Samsung opened itself up to criticism over the way it initially tried to handle a global recall of millions of Galaxy Note 7 devices on its own and it caught some heat as a result, but in giving credit where credit is due, the South Korean handset maker deserves praise for bouncing back and making quick work out of exchanging defective handsets for working models that aren't prone to exploding. That's underscored by Samsung now having replaced half a million recalled handsets in the U.S. "Samsung Electronics America, Inc. announced today that about half of all recalled Galaxy Note 7 phones sold in the U.S. have been exchanged through Samsung’s voluntary recall. Additionally, 90 percent of Galaxy... Read more...
Samsung on Monday announced that more than half a million replacement Galaxy Note 7 smartphones had shipped to carrier and retail stores in the U.S.. Sure enough, a day later they're starting to show as being in-stock at places such as Verizon and Sprint, and we suspect that other wireless carriers (AT&T and T-Mobile at the very least) won't be far behind. It's a good sign for Samsung that wireless carriers are again listing its Galaxy Note 7 device. Analysts had predicted that the Galaxy Note 7 debacle could end up costing Samsung as much as $1 billion, and the company's already seen its market capitalization drop by $22 billion as skittish investors opted to put their money elsewhere. However,... Read more...
It's taken longer than it should have getting to this point, but Samsung has finally cooperated with the U.S. Consumer Product Safety Commission (CPSC) to formally recall 1 million of its Galaxy Note 7 smartphones. As part of the recall, Samsung said it's received 92 reports of batteries overheating in the U.S., including 26 reports of burns and 55 incidents involving property damage, among them fires in cars and a garage. "This recall involves the Samsung Galaxy Note 7 smartphone sold before September 15, 2016. The recalled devices have a 5.7-inch screen and were sold in the following colors: black onyx, blue coral, gold platinum and silver titanium with a matching stylus. Samsung is printed... Read more...
After making a series of moves to restructure its mobile business and renew interest in its Galaxy handset line, the situation with the recently released Galaxy Note 7 is taking quite a toll on Samsung. The South Korean electronics firm saw its market capitalization plummet by $22 billion over the past two days, a direct result of the global recall of Galaxy Note 7 devices that are prone to overheat and catch fire.This is just a bad situation all around. For consumers, the risk of a Galaxy Note 7 device exploding is a scary thing, especially with the influx of reports detailing various damage caused by affected handsets. In just the past couple of weeks, overheating Galaxy Note 7 devices have... Read more...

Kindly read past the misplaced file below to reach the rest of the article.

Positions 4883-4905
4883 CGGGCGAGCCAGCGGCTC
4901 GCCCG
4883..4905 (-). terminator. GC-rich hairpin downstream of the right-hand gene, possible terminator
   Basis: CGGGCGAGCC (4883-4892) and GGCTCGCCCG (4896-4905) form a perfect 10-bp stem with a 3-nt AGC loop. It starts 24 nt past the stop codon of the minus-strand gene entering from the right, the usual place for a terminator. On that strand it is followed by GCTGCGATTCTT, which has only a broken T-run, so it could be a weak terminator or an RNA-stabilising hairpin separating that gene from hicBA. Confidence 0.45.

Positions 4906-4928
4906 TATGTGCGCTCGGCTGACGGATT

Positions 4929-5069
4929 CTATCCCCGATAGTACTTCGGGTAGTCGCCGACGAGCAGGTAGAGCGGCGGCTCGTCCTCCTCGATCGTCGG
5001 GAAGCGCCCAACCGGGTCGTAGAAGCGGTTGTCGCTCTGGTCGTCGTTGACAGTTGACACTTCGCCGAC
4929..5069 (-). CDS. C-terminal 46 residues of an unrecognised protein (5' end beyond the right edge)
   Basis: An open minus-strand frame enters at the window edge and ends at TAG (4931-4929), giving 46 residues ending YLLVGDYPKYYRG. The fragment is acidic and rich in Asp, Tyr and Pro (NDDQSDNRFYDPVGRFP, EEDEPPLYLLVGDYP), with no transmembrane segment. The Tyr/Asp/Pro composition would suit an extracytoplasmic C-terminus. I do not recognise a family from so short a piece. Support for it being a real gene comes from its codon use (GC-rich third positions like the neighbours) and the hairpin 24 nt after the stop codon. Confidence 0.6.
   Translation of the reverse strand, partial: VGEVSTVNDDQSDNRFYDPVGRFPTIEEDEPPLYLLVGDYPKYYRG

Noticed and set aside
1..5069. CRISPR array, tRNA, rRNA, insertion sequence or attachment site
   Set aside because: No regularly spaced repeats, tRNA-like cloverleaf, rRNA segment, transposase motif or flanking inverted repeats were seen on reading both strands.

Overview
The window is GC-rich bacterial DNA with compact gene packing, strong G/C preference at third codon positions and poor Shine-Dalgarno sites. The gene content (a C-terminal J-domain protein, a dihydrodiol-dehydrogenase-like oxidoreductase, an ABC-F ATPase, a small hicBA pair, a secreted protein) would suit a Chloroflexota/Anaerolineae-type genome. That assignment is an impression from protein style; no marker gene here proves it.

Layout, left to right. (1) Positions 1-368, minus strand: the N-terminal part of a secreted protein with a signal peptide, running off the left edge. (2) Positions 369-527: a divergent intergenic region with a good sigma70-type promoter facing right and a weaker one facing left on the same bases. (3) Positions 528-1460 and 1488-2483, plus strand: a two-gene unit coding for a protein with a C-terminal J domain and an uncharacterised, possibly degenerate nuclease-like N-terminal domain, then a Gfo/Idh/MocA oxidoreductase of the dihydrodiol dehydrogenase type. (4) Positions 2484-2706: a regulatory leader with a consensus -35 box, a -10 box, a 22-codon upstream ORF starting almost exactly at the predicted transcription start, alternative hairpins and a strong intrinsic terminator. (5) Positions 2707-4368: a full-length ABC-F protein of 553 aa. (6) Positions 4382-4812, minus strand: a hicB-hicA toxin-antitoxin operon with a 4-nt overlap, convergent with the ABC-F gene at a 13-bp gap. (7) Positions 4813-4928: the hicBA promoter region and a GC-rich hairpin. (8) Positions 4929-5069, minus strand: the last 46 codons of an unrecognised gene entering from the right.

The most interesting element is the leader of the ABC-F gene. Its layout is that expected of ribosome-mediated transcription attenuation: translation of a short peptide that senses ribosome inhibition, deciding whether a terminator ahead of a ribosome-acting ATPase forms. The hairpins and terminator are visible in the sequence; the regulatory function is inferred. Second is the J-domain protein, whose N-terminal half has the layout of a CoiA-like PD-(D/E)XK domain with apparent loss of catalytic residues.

It's a pretty scary thing when an electronic gadget is prone to exploding and catching fire, as has been reported to happen several of Samsung's Galaxy Note 7 devices out in the wild. Adding fuel to the fire (see what we did there?), Samsung's been criticized for the way its handled the subsequent recall. It's still figuring out how best to handle the situation, and one option it has is to remotely deactivate potentially defective Galaxy Note 7 devices after a certain date. A user on reddit claims that Samsung's France division is planning to do exactly that. He was told by someone at Samsung that the South Korean electronics firm that it's in the process of calling every single Galaxy Note 7... Read more...
Update 4:25PM - Samsung is also now urging customers not to use their Galaxy Note 7 devices, stating: "Because your safety is our utmost concern, we ask you to power down your Galaxy Note7 and exchange it now. We strongly encourage you to take advantage of the U.S. Note7 Exchange Program detailed above." You can find Samsung's notice here and their statements in the FAQ.To say that the launch of the Galaxy Note7 has been less-than-ideal for Samsung would be a gross understatement. Almost immediately following the device's shipment in market, it was discovered that some batteries in certain devices had a design flaw that could cause them to catch fire, or more accurately, explode. News of a recall... Read more...
More bad news for Samsung, though not entirely unexpected. Due to concerns over a handful of recent reports of Galaxy Note 7 devices overheating and exploding, the United Stated Federal Aviation Administration (FAA) issued a statement to passengers that "strongly advises" them not to turn on the fire-prone device during flights. The FAA doesn't typically single out manufacturers and specific models when issuing warnings. Doing it now underscores the severity of the situation and the FAA's level of concern, though the agency stopped short of outright banning Galaxy Note 7 devices on flights. Instead, it suggested that passengers don't turn them on, charge them, or even stow Galaxy Note 7 handsets... Read more...
While the U.S. Federal Aviation Administration considers banning Samsung's Galaxy Note 7 handset outright from passenger aircraft, three airlines in Australia—Qantas, Jetstar, and Virgin Australia—have decided to continue letting the potentially explosive gadget on board, so long as passengers don't use or charge them during flight. The usage ban stems from reports of Galaxy Note 7 devices overheating while charging and exploding into flames. In one recent incident that made headlines, a Galaxy Note 7 caught fire in a hotel room, causing $1,400 in damage in burned bed sheets, charred carpet, and other things that needed replaced. Samsung agreed to replace the handset and pay the full hotel bill,... Read more...